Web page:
SB 5424, sponsored by Senator Lovick, will allow agencies to adopt flexible work schedules. Flexible work schedules are going to help departments staff busy weekends and retain parents, those pursuing higher education, and senior officers who cannot maintain a 40-hour workweek. This bill helps working single parents, gives agencies the freedom they need to keep valuable officers employed, and provide enough officers on duty to keep our neighborhoods safe.

In the budget we removed the need for local law enforcement agencies to pay for the training of their officers. The State of Washington will insure that every single law enforcement agency has access to the best quality training at absolutely no cost to the community.


We prioritized healthcare accessibility across the board with upgrades to telemedicine, behavioral health, and more.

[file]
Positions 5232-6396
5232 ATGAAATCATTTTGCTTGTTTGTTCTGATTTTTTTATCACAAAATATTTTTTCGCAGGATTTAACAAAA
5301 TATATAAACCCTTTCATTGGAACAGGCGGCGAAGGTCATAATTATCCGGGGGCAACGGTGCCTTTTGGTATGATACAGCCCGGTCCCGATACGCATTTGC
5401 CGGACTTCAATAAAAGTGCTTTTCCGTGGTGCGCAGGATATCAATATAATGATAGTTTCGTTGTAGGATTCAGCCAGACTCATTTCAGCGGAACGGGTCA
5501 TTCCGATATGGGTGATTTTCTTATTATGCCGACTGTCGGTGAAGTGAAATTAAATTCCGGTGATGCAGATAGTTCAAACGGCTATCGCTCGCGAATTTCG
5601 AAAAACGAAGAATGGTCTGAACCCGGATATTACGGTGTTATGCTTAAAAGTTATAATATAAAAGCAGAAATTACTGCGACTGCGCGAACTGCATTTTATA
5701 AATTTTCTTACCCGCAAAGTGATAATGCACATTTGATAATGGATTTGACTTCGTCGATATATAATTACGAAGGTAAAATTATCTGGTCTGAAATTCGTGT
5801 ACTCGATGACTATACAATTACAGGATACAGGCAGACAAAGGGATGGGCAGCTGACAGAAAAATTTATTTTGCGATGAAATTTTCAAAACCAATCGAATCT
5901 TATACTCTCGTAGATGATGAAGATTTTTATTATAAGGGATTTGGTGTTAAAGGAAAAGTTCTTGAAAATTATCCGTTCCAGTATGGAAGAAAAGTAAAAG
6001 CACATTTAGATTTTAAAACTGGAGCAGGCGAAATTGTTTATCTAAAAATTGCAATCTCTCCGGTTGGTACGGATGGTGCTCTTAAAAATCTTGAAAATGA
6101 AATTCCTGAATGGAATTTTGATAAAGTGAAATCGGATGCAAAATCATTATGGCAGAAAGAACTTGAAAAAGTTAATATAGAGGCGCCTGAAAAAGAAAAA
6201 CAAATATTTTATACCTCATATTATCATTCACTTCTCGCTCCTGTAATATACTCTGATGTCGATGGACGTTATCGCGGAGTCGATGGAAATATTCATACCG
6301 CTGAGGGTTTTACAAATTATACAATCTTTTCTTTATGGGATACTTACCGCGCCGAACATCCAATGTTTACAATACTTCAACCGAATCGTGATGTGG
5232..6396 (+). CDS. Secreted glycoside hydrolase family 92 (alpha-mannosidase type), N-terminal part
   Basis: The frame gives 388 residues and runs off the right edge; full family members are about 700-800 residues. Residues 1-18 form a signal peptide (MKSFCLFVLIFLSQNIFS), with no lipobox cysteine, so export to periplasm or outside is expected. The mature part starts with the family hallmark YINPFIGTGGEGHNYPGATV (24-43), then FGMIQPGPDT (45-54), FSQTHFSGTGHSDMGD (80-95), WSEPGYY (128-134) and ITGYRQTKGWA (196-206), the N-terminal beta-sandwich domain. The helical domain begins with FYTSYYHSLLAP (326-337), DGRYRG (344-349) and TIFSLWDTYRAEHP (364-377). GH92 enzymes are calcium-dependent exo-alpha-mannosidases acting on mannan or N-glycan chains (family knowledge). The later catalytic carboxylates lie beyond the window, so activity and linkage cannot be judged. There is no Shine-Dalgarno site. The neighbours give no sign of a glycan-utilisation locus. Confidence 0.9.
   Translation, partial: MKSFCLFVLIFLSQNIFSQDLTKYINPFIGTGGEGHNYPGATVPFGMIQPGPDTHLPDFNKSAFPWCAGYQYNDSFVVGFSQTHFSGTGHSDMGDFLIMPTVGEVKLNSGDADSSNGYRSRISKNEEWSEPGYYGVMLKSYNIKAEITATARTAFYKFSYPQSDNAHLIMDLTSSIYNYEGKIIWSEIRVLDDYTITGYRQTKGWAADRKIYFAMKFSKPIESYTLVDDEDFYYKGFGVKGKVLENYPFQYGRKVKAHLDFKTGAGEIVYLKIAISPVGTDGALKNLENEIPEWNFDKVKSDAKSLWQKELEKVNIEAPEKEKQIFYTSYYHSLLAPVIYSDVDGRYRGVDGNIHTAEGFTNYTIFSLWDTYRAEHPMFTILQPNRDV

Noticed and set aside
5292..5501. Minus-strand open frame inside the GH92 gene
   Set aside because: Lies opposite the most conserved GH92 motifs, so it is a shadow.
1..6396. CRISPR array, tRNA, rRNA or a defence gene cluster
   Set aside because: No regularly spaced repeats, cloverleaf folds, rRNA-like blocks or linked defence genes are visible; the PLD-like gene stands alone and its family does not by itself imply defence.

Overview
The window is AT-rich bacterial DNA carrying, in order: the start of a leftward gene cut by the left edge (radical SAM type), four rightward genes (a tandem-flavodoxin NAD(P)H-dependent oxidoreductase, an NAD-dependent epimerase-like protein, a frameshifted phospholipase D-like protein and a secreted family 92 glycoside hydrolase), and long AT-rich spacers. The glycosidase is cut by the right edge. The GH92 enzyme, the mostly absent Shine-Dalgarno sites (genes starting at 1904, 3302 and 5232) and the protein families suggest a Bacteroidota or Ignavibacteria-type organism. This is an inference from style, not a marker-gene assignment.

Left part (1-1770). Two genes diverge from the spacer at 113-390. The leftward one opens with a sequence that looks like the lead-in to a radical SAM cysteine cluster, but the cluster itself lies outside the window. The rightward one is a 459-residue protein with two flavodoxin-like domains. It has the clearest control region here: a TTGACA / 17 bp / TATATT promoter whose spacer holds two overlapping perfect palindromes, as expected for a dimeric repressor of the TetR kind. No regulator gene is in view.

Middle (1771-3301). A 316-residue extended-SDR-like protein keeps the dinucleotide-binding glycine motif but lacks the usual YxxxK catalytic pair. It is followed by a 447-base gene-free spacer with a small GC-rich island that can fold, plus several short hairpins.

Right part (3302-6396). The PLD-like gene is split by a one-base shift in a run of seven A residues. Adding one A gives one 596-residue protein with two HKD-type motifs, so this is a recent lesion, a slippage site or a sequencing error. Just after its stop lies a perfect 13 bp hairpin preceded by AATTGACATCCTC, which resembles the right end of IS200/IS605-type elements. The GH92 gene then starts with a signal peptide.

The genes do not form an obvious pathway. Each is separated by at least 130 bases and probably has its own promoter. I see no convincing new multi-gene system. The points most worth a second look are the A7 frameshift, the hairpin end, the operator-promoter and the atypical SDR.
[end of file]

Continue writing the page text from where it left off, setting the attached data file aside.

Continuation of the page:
SB 5481 establishes the Uniform Telehealth Law to expand access to medical providers while ensuring that healthcare directed by anyone outside the state meet the standards of care provided by those within Washington state. This makes our state the first in the nation to pass the Uniform Law Commission’s model legislation to define telehealth. 

SB 5580 expands access to pre- and post-natal care for some of the most vulnerable pregnant people in our state by raising the income ceiling for Apple Health eligibility and creating supports for those suffering from substance use disorder. 

SB 5821 ensures that audio-only telemedicine services established during the pandemic remain accessible in Washington and follow uniform standards for medical care. 

SB 6228 makes numerous improvements to the state’s struggling substance use disorder treatment system by providing new protections for patients seeking care in the community. 

SB 6127 expands access to post-exposure prophylaxis (PEP) medication that can prevent HIV infection if taken immediately after potential HIV exposure. This bill requires insurers to cover the medication at no charge to the patient and mandates that hospitals dispense the medication as appropriate to patients in emergency settings.